Every week should be customer service week!


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Apathycigarette copyCustomer Service Week (Oct. 3-7) is approaching and, since I work in the field, I suppose I should contribute to the conversation. Let me begin by saying that celebrating the customer is a good thing—especially when you consider that, without customers, there wouldn’t be much else to celebrate.

The issue that I have with Customer Service Week is that, to me, it places a superficial focus on customers for one week in October that quickly returns to business as usual the following week as the balloons droop, the banners sag, and the promotional swag is relegated to desk drawers. Wouldn’t it be better to run your business as if every week was Customer Service Week?

In my consulting work, I can tell a lot about how consistently customer-focused a business is just by observing any one of these four areas: employee locker rooms and/or break rooms, public restrooms, designated employee smoking areas, and designated employee parking areas.

Many employee locker rooms are filthy in comparison to areas that customers can access. Why the discrepancy? And many employee break rooms—where employees go to reenergize for the remainder of their shift—are nondescript, sterile, and dispiriting. Why the disparity between the areas enjoyed by customers and those intended for employees? Many companies trumpet the importance of serving their “internal customers” and some even subscribe to the mantra: The customer comes second; our employees come first! Show me the condition of your employee locker room and/or break room and I’ll tell you your overall employee engagement score—and whether or not your employees come first.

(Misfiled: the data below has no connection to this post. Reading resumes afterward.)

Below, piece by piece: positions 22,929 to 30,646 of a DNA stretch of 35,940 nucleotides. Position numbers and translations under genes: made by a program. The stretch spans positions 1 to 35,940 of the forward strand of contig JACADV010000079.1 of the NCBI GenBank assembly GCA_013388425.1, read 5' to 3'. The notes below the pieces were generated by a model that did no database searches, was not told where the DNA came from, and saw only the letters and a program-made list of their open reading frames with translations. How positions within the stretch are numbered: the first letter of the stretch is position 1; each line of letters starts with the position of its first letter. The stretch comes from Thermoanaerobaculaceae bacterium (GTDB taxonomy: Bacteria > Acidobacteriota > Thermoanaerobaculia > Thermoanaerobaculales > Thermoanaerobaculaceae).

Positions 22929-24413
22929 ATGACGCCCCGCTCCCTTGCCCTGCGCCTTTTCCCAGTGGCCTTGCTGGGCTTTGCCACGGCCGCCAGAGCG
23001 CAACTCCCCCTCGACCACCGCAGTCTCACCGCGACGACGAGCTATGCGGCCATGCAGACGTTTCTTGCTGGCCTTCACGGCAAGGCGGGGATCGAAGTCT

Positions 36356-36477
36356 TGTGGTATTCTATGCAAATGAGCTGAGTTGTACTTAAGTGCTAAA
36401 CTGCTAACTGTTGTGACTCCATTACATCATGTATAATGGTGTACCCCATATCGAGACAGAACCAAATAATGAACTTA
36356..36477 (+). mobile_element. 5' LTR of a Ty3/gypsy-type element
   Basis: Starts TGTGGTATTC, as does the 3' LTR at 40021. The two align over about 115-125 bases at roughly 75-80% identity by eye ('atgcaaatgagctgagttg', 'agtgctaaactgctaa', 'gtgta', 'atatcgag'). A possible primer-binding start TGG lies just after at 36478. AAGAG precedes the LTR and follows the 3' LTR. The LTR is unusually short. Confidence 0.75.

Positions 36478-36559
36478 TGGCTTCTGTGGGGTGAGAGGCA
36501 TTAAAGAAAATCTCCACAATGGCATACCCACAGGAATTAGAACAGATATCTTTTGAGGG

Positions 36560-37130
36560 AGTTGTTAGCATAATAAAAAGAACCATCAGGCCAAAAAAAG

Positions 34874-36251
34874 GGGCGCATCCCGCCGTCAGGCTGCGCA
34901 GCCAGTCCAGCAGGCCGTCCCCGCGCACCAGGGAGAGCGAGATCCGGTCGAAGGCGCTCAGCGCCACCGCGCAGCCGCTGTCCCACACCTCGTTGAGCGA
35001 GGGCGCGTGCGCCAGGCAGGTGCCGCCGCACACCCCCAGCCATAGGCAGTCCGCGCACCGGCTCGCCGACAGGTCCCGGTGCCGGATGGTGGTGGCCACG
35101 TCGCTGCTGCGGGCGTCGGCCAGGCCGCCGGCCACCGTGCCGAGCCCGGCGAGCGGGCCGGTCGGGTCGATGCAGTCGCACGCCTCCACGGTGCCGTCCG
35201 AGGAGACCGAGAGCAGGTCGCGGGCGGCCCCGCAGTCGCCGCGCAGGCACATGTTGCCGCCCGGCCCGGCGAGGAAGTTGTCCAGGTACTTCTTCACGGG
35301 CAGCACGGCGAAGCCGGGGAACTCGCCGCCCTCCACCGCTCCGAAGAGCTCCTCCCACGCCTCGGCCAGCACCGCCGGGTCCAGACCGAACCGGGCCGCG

Public restrooms at many businesses are largely an afterthought. It’s common to see neglect in the form of pooled water on countertops, bad odors, empty toilet tissue, paper towel, and hand soap dispensers, loose toilet seats, etc. If you and I would never permit these oversights when hosting guests in our own homes, then why is it acceptable to subject customers to these conditions in a public restroom? There are, of course, exceptions: I’ve noticed that when my lunch costs $10, the quality of the public restroom is often sketchy, but when lunch costs $50, the restroom is immaculate. Now, I understand that it costs more to maintain ice in the base of the urinals (801 Chophouse), burn scented candles (The White Chocolate Grill), and supply grapefruit-scented hand soap to patrons (The Capital Grille). The challenge to businesses is to acknowledge that it costs no more to keep Formica countertops dry than it does granite countertops. It costs no more to tighten a premium Bath Royale toilet seat than a less expensive toilet seat from American Standard. And it costs no more to stock 2-ply toilet tissue than 4-ply toilet tissue. Show me the condition of your public restrooms and I’ll tell you your overall customer satisfaction score.